Much of that awareness started when I saw Dawn. Her acceptance, self-deprecating humor, and gentle teasing of my neurotic process quickly defused my fear. Is there anything better than reconnecting with a dear friend? I think not. But I also noted Dawn’s genuine concern about how I was doing, her questions about my physical and emotional health were caring and very direct. You know that feeling when you are really seen? Dawn sees me, even when I am guarded and afraid, and she introduces humor when I am taking myself much to seriously. Thank God.

There was a time in my life, from childhood until middle adulthood really, when almost all of my close friends were women. It started with my sister Barb, who is ten years older than me, loving me from the time I was born to the present day in a way my mother just wasn’t capable of doing. Her love and support was so fundamental to me that I really didn’t realize how core it was until middle age.

I knew (sort of) that my three older brothers loved me, but their love was more challenging, and didn’t feel as safe. I became closer to the women they married. Tom married Wilma, and Tim married Edna, and Mike married Debbie, not long after. These women came into my life when I was around 5 -7 years old. They understood how unstable my mother was, and each freely gave me a platform of unconditional love from which to grow, underneath their wry and watchful gazes, laughing a lot and recognizing that here was something to want. Without Barb, Wilma, Debbie, and Edna, I would not have survived my childhood.

All of these women recognized the depth of my need for love, for nurturing and care, and they responded with love. Indeed, two of the biggest losses of my life occurred when Edna died just as I turned thirty, and then Wilma passed away when I was in my early 40’s.

That’s all to say that I have been blessed with many female friends and sisters, but in the last 20-30 years my support system has become decidedly more male oriented. And that’s a good thing. But I still have my sister, and my sisters-in law, Debbie and Gail, and I love them all dearly, I have my spiritual sister Mary Jo, who has taught me about self-care, and I have been married for the last 10 years to a woman who has taught me most of what I know about love, and then there’s my close friend Dawn.

Dawn is incredibly smart, wise, an accomplished writer, a great teacher, an awesome mother and grandmother, has lived more of her life clean than otherwise, and, other than my wife, my closest, dearest female friend. Oh, and she’s also beautiful, so much so that I had a huge crush on her for many years before we became good friends, and she’s one of those women who becomes more beautiful the older she gets. Her spiritual light just gets brighter and that light shines through her eyes and face.

After dinner, we were getting in my car to go back to the convention when Dawn noted how little I ate at dinner, and asked again how I was doing. And again, I was struck by her concern and love for me, to such a degree that I had to suppress an urge to start bawling right there. The truth was the food wasn’t all that great, and, because I have a surgically reduced stomach, I just can’t eat large amounts.

We got to the convention center and found our seats in the very large ballroom – right in front as my friends are apt to do. Right behind us was a man who, intentionally or not (probably not) had shamed me after I shared in a meeting a month or so before. Dawn informed me that he was right behind us and offered to “take him out” if I so desired. That was good for a laugh and, again, I was struck by her care for me.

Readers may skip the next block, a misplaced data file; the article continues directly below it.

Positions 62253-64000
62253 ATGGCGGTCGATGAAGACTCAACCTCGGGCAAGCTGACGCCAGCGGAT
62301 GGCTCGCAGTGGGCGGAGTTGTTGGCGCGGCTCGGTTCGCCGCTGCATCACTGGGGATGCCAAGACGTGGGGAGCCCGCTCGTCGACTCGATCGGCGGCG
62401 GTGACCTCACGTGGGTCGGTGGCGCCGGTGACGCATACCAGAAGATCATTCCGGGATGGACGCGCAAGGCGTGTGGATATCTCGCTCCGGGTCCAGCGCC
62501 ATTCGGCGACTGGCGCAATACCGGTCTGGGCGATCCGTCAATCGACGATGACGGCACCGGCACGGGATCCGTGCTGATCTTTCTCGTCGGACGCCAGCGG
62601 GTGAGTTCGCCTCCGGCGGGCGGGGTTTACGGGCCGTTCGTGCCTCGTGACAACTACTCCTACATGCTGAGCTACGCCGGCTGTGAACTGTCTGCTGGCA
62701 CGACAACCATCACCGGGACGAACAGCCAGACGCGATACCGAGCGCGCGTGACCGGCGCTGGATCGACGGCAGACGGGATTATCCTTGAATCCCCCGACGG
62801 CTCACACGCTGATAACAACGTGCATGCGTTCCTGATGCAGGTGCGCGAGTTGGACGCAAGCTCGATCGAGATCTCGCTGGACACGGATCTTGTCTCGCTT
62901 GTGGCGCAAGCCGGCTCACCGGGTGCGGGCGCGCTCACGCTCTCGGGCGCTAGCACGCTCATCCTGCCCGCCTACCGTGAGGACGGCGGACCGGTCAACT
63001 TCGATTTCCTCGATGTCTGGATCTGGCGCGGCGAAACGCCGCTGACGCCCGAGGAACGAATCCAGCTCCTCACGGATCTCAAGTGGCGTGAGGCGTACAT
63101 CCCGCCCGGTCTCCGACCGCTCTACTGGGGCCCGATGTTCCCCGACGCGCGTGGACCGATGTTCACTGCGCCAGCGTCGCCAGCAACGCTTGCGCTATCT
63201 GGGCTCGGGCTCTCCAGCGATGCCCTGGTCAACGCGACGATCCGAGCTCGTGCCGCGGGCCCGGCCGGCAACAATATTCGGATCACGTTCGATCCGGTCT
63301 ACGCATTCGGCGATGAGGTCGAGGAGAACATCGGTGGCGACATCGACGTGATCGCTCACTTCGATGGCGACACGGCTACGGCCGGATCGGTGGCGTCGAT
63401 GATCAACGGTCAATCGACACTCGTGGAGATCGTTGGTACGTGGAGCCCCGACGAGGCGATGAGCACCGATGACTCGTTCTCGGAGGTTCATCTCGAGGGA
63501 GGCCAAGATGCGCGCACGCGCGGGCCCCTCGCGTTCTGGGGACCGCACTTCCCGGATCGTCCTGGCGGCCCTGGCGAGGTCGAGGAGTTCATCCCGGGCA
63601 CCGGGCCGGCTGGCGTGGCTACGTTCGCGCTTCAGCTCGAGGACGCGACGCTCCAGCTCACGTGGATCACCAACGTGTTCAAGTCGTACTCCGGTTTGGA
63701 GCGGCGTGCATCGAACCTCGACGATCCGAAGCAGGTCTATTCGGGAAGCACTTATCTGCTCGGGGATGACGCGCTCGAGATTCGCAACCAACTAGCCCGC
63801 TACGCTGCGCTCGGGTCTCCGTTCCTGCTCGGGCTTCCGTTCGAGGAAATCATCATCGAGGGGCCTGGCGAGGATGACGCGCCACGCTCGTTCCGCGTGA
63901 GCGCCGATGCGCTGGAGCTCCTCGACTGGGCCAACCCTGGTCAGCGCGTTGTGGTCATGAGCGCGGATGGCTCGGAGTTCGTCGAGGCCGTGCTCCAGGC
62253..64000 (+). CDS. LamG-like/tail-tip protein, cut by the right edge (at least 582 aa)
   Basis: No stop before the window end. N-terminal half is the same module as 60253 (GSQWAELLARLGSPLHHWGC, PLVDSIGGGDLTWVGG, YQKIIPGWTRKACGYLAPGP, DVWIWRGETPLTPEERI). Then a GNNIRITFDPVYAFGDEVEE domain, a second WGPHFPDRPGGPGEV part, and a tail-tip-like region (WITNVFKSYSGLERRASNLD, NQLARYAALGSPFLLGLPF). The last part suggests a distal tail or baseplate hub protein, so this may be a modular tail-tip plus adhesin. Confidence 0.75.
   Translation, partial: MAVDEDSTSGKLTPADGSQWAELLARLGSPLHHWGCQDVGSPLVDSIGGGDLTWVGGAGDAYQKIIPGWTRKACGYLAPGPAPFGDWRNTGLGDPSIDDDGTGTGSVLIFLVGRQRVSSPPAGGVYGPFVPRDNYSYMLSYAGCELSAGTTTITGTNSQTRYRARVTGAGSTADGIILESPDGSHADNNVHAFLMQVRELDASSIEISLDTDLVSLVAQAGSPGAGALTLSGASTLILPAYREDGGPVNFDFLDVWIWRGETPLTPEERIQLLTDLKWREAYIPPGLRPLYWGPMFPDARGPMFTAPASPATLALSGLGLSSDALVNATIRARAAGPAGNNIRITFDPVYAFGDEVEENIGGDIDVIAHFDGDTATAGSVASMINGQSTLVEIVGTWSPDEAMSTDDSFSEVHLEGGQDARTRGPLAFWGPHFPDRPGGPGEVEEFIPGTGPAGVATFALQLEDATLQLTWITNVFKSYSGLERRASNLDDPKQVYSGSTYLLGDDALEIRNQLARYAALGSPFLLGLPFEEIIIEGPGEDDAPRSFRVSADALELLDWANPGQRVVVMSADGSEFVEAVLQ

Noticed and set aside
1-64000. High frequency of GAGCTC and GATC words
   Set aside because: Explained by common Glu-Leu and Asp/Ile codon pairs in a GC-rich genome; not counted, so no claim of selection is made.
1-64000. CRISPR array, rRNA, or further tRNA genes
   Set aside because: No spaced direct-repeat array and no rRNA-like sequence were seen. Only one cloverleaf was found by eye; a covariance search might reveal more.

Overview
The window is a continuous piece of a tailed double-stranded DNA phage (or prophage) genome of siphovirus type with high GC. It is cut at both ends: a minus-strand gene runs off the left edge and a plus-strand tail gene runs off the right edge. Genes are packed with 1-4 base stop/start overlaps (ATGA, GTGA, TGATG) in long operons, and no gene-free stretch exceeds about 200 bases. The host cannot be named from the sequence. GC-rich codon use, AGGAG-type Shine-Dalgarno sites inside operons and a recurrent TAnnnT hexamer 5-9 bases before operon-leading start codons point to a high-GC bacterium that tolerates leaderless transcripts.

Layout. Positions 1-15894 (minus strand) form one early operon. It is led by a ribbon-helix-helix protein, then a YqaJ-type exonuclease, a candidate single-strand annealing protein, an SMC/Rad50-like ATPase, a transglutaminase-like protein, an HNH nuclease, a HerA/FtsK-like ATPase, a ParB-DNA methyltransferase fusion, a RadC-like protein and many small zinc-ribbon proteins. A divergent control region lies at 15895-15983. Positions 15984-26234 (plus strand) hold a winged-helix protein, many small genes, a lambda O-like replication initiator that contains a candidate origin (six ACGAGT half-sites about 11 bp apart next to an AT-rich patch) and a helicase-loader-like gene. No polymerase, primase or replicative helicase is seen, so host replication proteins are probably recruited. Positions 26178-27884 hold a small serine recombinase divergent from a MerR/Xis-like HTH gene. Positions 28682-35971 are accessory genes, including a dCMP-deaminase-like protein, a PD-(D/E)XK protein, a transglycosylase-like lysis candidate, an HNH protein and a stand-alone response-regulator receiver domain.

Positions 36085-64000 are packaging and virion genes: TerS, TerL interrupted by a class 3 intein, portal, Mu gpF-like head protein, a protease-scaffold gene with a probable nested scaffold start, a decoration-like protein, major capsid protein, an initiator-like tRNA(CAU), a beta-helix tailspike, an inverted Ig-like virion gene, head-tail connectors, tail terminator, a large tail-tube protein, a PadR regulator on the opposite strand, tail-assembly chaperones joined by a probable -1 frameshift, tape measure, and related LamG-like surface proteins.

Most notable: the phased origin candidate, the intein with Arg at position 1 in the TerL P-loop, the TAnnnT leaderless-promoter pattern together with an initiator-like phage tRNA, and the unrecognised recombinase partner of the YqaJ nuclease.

Our friend did an awesome job talking about his recovery journey and the 12-steps. I was struck by how good he was, and, instead of my usual envy and desire to be the one in the spotlight, I was proud of him. Proud of him and proud of my community, proud to be a member of my fellowship, and so grateful to be “a part of” this huge community of recovering souls, and to experience the love and energy a big group of recovering addicts generates. It was awesome!

The next day I went to watch a football game with my ill friend and a couple of other friends. Walking up the stairs to the door I lost my balance and fell backwards, luckily I set down the food I had brought as I fell, and I didn’t hit my head or injure myself. I mentioned the fall during the course of the evening and when I was leaving another close friend walked me out to my car to make sure I was ok.

Again, I was struck by his concern and care for me. It caused me to reflect on the whole weekend. I felt so…cared for and loved. I cried a little on the drive home and my tears were tears of gratitude, not sadness.

These experiences resulted in me thinking more about love, and, I sincerely hope, becoming more loving in my day to day life, with the people close to me and strangers alike. My spiritual mentor Dano said once that love is an inexhaustible resource. Inexhaustible. When I call on love, when I express my love to those I love, I am not depleted, I don’t lose anything. Instead, I am enriched, energized, and, maybe the most spectacular thing, I seem to receive more love in return, and then have more love to give, and it goes on and on. Love multiplies exponentially.

I believe that our “true self” or, our soul or our spirit, responds and is activated by love. The more we surrender to love, the more we become who we truly are, and I believe that we are, ultimately, an expression of God’s love. I have said before that I am a mystery to myself, just as the people I love are, ultimately, as mysterious to me as the strangeness of this life. What a wonderful gift this life is, healthy or not. Make no mistake, I hope with all my heart that I get well, but this gift, this growing awareness of the Power of Love is a gift beyond my wildest dream. It’s more than a silver lining in a dark cloud, it’s the Light that evaporates all the clouds.